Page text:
Migration & U.S. Policy + Behind the Kitchen Door
In the wake of disastrous neo-liberal economic policies, millions of people around the world are on the move looking for work. There is a backlash. In 2012 more than 400,000 people were deported from the U.S. The Obama administration deportation numbers exceed George W. Bush’s. The border today is like an armed camp with 20,000 agents patrolling it. There are proposals to double the number of agents and ratchet up spending. The influx of people from Mexico, Central America and elsewhere has led to little to no substantive immigration reform on a national level. Will drones, walls and increased militarization of the border address the issue? Private profit-driven corporations certainly think so. They are all about detection, apprehension, transportation, incarceration and deportation of immigrants. They are lining up for more lucrative government contracts. What would constitute a humane and fair immigration policy, one that kept families together?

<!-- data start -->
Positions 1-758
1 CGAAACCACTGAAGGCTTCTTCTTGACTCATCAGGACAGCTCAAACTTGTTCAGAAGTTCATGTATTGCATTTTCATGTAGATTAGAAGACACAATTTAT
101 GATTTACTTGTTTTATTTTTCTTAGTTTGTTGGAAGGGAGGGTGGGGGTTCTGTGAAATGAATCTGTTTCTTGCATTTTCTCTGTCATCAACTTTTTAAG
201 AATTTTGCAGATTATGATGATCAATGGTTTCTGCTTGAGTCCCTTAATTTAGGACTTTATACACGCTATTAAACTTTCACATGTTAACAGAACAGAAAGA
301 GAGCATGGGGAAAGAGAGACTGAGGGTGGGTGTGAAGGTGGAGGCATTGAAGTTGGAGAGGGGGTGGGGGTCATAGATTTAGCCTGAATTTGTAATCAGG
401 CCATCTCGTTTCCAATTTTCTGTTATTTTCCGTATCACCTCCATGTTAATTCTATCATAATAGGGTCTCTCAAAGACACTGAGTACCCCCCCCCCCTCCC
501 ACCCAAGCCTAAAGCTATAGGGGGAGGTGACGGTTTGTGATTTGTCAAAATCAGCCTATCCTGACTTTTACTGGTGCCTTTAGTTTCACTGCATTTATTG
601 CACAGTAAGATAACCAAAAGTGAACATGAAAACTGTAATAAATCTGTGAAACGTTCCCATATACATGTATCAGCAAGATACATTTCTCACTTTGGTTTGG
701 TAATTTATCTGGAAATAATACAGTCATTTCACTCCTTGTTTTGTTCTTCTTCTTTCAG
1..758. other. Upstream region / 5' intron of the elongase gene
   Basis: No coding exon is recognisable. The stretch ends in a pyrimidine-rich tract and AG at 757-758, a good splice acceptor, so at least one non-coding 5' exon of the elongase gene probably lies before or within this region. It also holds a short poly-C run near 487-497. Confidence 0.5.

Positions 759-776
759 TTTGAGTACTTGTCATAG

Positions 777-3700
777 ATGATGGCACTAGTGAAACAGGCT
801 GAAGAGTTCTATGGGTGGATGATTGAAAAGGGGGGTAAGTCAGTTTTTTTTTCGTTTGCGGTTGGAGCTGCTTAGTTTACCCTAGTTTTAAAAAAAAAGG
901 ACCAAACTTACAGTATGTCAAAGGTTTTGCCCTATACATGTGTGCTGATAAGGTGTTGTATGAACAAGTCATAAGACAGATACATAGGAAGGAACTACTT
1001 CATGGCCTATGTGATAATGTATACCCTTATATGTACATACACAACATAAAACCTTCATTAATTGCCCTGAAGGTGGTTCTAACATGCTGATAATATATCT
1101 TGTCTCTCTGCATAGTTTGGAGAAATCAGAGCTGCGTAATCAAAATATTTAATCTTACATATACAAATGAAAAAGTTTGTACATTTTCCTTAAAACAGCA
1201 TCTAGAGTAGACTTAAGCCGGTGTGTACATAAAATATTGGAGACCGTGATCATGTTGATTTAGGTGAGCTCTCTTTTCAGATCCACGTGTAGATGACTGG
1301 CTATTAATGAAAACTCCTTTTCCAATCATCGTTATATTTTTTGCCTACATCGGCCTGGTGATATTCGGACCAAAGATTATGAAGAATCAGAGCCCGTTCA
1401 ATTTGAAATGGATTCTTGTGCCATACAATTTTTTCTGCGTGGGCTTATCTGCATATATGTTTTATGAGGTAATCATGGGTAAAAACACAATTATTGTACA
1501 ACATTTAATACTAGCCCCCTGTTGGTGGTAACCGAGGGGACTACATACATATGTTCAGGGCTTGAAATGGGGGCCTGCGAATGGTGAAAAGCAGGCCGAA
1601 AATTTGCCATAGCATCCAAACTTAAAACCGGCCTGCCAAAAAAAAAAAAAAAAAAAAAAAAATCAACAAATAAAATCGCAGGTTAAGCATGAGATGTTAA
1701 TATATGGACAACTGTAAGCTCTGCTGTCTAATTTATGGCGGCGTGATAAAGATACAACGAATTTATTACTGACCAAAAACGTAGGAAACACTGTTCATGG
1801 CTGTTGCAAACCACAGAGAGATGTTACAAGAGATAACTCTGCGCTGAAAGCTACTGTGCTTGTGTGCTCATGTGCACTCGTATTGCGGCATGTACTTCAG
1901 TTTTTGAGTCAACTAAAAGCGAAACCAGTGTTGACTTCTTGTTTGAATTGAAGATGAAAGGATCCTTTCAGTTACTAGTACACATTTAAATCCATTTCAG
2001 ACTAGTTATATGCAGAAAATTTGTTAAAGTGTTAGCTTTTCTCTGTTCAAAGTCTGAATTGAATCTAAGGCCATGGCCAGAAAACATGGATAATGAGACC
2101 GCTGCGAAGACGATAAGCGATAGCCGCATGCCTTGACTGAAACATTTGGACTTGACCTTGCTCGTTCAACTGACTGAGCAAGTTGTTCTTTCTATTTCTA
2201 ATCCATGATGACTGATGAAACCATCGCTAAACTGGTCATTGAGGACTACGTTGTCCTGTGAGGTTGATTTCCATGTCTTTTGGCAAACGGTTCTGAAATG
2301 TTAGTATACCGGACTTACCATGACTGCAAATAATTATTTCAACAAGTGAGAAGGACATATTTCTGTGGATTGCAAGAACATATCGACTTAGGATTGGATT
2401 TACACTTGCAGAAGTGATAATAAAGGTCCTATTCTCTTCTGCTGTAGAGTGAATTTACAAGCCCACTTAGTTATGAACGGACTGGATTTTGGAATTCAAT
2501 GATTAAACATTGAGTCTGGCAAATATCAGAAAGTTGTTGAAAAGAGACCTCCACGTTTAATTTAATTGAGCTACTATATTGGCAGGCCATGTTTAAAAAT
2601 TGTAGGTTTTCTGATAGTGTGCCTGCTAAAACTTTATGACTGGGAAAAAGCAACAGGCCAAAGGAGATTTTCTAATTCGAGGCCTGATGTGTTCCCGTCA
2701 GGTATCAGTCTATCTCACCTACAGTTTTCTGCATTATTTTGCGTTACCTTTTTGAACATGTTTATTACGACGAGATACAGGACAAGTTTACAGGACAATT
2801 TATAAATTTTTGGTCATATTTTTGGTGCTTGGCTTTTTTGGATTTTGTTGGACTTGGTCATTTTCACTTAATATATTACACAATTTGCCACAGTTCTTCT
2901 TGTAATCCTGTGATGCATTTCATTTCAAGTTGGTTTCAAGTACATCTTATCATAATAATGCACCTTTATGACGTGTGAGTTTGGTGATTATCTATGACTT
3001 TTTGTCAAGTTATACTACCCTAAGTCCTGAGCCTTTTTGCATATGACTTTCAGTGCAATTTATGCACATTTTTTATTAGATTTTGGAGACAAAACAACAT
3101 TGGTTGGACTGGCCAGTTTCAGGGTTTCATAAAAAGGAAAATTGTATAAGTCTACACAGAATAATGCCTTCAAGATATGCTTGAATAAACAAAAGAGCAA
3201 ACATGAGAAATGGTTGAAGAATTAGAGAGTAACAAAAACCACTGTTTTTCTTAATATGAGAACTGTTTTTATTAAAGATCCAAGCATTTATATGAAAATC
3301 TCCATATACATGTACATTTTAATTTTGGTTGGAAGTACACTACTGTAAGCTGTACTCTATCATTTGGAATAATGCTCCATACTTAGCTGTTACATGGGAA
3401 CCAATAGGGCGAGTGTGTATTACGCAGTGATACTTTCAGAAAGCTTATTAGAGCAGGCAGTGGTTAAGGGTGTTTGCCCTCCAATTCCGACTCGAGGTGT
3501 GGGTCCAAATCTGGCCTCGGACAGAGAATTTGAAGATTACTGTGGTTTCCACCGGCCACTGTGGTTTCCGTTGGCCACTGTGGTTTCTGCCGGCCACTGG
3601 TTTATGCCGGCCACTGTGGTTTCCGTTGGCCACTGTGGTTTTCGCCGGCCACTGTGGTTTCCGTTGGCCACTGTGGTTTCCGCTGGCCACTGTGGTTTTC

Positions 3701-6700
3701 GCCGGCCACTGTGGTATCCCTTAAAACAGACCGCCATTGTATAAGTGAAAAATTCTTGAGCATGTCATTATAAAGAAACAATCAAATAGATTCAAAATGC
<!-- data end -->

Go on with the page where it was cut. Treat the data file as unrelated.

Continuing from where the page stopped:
How do restaurant workers live on some of the lowest wages in America? $2.13 an hour. And how do poor working conditions—discriminatory labor practices, exploitation, and unsanitary kitchens—affect the meals that arrive at our restaurant tables? The quality of the food depends not only on the sourcing of the ingredients but also from the attention and skill of the people who chop, grill, sauté, and serve. Increasingly, people are choosing to dine at restaurants that offer organic, fair-trade, and free-range ingredients for health and ethical reasons. Yet few of us are aware of the working conditions at the restaurants themselves. But whether you eat haute cuisine or fast food, the well-being of restaurant workers is a pressing concern, affecting our health and safety, local economies, and the life of our communities. Interviewed by David Barsamian.
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